Skip to content
Sponsored Content

The bountiful benefits of music lessons for kids and adults

North Vancouver's Mermi Music Academy makes music approachable for all ages
At Mermi Music Academy, they live up to their motto: "teach, laugh, and love." Photo via: Mermi Music Academy.

It's fairly obvious to everyone—whether you're musically inclined or not—that learning to play an instrument and making music doesn't happen overnight.

To become proficient at any level, polishing this ability involves a great deal of patience and practice, and, of course, passion. But did you know that learning an instrument can provide many benefits to your child? Not to mention, it delivers a range of benefits for adults, too.

At Mermi Music Academy, they live up to their motto: "teach, laugh, and love." Mermi Vosough, founder and certified piano teacher, professes that the academy’s students bring joy and laughter to their days.

"Music is love, and students learn music to feed their souls in a stress-free, friendly, fun and judgement-free environment," Vosough says. "We try hard to create quality lessons to achieve this goal.

"The first step of performing music is understanding how to convey emotion with the notes and using musical dynamics such as tempo, rhythm, and tone. A true musician makes the music come alive with feeling."

With a dedicated and caring teaching team (instructors speak Spanish and Mandarin), they offer all levels of music lessons for piano, violin, ukulele and guitar for adults, teens and children aged four and up.

"We have a lot of adult students," reveals Vosough. "Our eldest is 75 and has been coming to the academy for two years. She's proof you're never too old to learn an instrument."

Getting started is as easy as booking a free consultation and trial lesson.

"We learn each student's personality and ability and discover what type of music they like to play, and then customize our style of teaching to them," explains Vosough. "We get to know how to keep their pace to ensure it's parallel with their needs."

Self-discipline, perseverance, self-confidence

The team of instructors are caring and dedicated,offering all levels of music lessons. Photo via: Mermi Music Academy.

Learning an instrument at any age requires self-discipline, consistency, and motivation. 

“The amount of dedication has a direct effect on the level of accomplishment,” says Vosough. “If we practice more, we learn faster, but if we cannot practice as much as needed but keep having the lessons and play continuously, eventually we learn the concept just in longer time; it’s the student’s choice if they want to learn fast or slow.”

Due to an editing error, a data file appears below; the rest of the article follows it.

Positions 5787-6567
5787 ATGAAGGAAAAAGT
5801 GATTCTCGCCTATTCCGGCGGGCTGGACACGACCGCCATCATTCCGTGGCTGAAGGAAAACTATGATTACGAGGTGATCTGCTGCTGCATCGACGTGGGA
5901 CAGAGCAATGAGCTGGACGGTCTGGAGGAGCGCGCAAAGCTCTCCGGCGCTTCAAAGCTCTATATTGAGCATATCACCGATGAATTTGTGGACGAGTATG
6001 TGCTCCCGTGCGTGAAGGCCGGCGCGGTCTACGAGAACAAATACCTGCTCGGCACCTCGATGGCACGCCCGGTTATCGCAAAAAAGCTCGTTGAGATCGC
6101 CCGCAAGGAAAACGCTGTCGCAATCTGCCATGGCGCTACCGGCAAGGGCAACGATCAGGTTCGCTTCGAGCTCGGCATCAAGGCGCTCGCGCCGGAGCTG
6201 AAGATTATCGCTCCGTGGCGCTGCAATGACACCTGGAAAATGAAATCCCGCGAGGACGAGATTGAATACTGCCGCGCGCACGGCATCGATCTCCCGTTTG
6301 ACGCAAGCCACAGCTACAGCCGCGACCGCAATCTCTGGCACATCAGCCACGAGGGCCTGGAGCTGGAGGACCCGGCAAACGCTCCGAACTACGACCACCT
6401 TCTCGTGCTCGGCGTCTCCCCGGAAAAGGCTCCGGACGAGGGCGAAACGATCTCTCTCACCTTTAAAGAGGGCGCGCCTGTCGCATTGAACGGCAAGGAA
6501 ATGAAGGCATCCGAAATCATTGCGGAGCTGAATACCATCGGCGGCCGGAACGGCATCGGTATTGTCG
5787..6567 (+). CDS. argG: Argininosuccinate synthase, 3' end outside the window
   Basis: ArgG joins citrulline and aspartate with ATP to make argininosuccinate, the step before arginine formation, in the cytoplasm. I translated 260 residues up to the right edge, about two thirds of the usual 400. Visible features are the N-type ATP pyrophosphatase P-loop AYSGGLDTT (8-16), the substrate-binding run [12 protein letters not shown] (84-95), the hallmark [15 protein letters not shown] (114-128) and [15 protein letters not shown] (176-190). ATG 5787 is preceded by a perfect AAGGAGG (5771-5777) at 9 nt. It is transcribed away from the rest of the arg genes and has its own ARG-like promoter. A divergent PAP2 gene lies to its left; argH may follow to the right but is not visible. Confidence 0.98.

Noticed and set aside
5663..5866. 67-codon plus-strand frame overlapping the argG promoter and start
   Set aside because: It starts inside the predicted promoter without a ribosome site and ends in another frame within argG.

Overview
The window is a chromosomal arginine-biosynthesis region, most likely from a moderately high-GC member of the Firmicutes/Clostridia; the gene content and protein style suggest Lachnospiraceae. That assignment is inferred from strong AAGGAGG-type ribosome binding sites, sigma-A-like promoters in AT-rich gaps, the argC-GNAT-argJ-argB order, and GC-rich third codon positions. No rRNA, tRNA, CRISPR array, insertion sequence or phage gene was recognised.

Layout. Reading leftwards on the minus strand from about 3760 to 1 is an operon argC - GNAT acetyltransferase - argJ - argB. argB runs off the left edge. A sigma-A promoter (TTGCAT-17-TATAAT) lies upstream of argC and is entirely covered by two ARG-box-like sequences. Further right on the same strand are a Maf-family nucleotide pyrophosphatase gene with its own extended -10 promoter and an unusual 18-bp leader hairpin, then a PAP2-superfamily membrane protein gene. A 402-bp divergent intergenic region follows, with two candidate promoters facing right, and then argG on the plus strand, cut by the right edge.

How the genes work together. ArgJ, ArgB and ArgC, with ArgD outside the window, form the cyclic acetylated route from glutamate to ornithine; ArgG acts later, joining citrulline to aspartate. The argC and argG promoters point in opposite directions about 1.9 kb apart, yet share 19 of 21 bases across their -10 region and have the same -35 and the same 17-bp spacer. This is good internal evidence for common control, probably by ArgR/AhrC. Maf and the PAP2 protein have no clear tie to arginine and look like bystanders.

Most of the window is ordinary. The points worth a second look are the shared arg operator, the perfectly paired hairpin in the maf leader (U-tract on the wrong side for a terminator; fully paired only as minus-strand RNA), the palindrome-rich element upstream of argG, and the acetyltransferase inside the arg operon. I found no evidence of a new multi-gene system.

“Nowadays there are a lot of distractions for students who are not as dedicated as before,” believes Vosough. “We encourage them to dedicate more time to music by putting passion and love toward music and music lessons, because when they enjoy, they’ll continue, and when they continue, they’ll learn.”

Vosough adds, “I believe consistency comes first, motivation second and practice, third. I think just focusing on practice is considered old fashion; today what works most in education, especially in music, is encouragement, passion, motivation, and also loving and enjoying what you are doing.”

Self-confidence comes from practice and taking pride in every accomplishment. "Every lesson or group lesson prepares them for playing their recitals or public performances we have," says Vosough. "Not only do they gain confidence playing for family and friends, but hearing the audience clapping helps boost their self-esteem. Students experience a great sense of accomplishment after a performance."

Creativity, academic skills, cognition​

Music lessons cultivate qualities that lead to lifetime success. Photo via: Mermi Music Academy.

Making music naturally elicits self-expression and creativity. It also helps the body and mind work together. Music and math are highly intertwined: it's time, rhythm and calculating. 

"You're using both hands playing piano, and you're doing different things," explains Vosough. "Both sides of the brain are working; you're solving a problem and thinking of a solution to coordinate both hands."

Learning to play music can also reduce stress and anxiety in adults and in seniors. It's also been known to help with depression, social isolation, and in deterring cognitive impairments like dementia.

Music lessons cultivate qualities that lead to lifetime success. 

Vosough's advice? "Try it and see how it goes. Maybe you'll awaken a wonderful potential in yourself."

For more information or to book a free consultation and trial lesson, visit